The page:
Wiring a shed can seem like an intimidating task, but with some planning and basic electrical knowledge, you can safely wire your shed without hiring an electrician for less than $50. In this guide, I'll walk you through the entire process step-by-step, from assessing your electrical needs to picking the right materials and wiring everything up to code. With the help of this guide, you'll be able to bring power to your shed while saving hundreds of dollars in electrician fees.

Assess Your Electrical Needs

The first step is to determine what kind of power you need in your shed and how much of it you'll require. Here are some key factors to consider:


Decide how many light fixtures and outlets you need. More powerful lights like floodlights will require more wattage.


Determine how many outlets you need and the amperage required, like for power tools.


Consider any larger appliances like a refrigerator or space heater and their electrical demands.

Circuit Breaker

Choose an appropriate circuit breaker size like 15 or 20 amps based on your total electrical load.

By calculating your lighting, outlets, and appliance needs, you can properly size your electrical system. It's better to overestimate your needs slightly.

Choose the Right Materials

You'll need some basic materials for shedding wiring:

Tools like wire strippers, a voltage tester, and safety gear are also essential. You may also need additional supplies like junction boxes, wire connectors, and mounting hardware.

Shopping around can help you get quality materials at the best prices. Buying wire and breaker boxes in bulk saves a lot.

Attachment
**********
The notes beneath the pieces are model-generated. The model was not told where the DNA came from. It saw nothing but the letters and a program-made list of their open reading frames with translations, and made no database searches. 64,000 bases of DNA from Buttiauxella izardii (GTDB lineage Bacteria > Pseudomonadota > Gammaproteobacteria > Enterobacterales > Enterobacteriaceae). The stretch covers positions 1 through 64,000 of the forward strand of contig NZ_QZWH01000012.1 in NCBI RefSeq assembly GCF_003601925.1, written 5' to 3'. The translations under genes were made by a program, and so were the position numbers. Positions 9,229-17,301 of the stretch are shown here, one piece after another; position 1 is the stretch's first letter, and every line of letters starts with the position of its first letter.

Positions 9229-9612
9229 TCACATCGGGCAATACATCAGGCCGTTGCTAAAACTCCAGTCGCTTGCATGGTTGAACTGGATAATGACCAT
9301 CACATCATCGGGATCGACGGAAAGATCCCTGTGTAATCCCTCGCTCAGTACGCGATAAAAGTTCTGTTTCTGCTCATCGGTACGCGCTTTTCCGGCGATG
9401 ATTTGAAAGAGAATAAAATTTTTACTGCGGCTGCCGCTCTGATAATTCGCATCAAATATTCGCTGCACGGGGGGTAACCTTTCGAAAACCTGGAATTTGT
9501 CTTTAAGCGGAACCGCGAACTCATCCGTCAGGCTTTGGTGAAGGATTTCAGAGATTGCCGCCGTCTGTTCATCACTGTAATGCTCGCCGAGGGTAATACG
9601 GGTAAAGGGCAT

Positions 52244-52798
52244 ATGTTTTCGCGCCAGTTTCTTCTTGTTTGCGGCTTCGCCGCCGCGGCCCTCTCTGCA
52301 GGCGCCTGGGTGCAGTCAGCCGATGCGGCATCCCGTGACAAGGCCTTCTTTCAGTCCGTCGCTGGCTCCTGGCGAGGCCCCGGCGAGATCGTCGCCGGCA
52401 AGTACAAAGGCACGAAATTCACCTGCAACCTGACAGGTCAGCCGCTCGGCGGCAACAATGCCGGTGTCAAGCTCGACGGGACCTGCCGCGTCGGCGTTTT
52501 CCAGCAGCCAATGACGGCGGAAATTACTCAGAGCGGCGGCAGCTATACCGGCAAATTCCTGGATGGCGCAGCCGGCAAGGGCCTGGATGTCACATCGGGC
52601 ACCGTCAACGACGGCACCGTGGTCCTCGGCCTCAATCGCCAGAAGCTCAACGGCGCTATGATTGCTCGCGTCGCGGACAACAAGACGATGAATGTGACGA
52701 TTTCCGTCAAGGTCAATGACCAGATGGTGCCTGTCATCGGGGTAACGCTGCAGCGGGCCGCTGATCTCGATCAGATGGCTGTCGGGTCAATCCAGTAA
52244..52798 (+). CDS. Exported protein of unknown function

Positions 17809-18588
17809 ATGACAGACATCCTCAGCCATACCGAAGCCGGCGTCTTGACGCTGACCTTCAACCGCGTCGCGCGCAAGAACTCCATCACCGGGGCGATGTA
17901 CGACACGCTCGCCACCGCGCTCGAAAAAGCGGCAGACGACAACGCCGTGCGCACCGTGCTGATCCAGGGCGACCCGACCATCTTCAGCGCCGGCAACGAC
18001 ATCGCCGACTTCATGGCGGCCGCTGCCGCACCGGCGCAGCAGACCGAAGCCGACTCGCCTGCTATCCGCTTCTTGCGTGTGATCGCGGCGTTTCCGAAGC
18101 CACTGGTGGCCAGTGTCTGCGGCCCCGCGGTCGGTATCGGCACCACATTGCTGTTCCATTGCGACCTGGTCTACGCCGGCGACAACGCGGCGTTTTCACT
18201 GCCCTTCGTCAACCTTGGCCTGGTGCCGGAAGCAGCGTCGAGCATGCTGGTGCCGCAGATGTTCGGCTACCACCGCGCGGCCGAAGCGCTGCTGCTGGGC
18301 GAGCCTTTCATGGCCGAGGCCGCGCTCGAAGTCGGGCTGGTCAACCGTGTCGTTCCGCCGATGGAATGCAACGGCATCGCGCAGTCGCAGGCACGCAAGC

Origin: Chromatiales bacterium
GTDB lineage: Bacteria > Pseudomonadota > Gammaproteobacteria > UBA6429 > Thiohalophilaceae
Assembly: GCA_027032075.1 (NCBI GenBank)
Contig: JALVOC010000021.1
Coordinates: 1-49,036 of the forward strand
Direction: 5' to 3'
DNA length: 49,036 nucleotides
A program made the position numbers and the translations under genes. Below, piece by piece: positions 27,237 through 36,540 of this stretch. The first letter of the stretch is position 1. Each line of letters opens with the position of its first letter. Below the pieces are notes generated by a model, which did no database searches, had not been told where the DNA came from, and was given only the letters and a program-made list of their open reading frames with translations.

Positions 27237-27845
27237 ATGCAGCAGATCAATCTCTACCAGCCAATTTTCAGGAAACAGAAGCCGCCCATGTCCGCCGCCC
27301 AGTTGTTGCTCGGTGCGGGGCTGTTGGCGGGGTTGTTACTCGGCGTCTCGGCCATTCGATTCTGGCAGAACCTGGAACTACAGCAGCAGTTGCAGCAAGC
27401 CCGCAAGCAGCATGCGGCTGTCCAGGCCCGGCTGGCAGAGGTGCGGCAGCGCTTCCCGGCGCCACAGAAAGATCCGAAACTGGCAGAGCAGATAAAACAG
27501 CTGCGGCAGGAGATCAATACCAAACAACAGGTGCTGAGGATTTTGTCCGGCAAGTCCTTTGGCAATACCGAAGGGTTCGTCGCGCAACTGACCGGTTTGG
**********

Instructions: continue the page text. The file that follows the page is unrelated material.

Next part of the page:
Running the Wire to the Shed

With your materials purchased, you can start the wiring process:

Step 1: Turn Off Power

Turn off power at the main breaker before doing any work. Verify it's off with a voltage tester.

Step 2: Run Conduit to Shed

Trench conduit 18-24 inches deep from the house to the shed. Use smooth sweeps and long radii.

Step 3: Fish Wire Through Conduit

Carefully pull the electrical wire through the conduit leaving some extra wire on both ends.

Step 4: Install GFCI Breaker

Install a GFCI breaker in the main service panel sized for your electrical load.

Installing Receptacles and Lights

Next, you can add receptacles, switches, and lighting inside your shed:

Step 1: Mount Outlet Boxes

Securely mount weatherproof outdoor outlet boxes where needed.

Step 2: Connect Wires

Connect the wires to outlets and light fixtures using proper connectors. Follow diagrams.

Step 3: Install Lights

Mount any lights and connect wires to them as well. Follow all housing instructions.

Step 4: Attach Faceplates

Attach weatherproof faceplates to all outlets and light fixtures. Caulk any openings.

Wrapping Up the Installation

You're almost done with the hard work at this point:

Step 1: Secure Wires

Use insulated staples to securely fasten all wires inside the shed every 18-24 inches.

Step 2: Label Breakers

Properly label the new breaker controlling the shed circuit.

Step 3: Test Circuit

Turn power back on and carefully test all lights, outlets, and controls. Verify proper function.

Safety First! Follow all local codes and permit requirements. Bury wire at proper depths. Take precautions against shock and electrocution.

You Did It! Enjoy Your Powered Shed

With the basic guidelines above, you can save hundreds of dollars by safely wiring your own shed in a weekend. Taking the time to properly assess your needs, buy the right materials, and follow safe wiring practices is key. While working at heights on ladders, be extremely cautious.

Wiring a shed yourself without an electrician is a rewarding project. You'll gain valuable electrical skills and have power wherever you need it in your shed. Now it's time to start enjoying that brand new wired shed!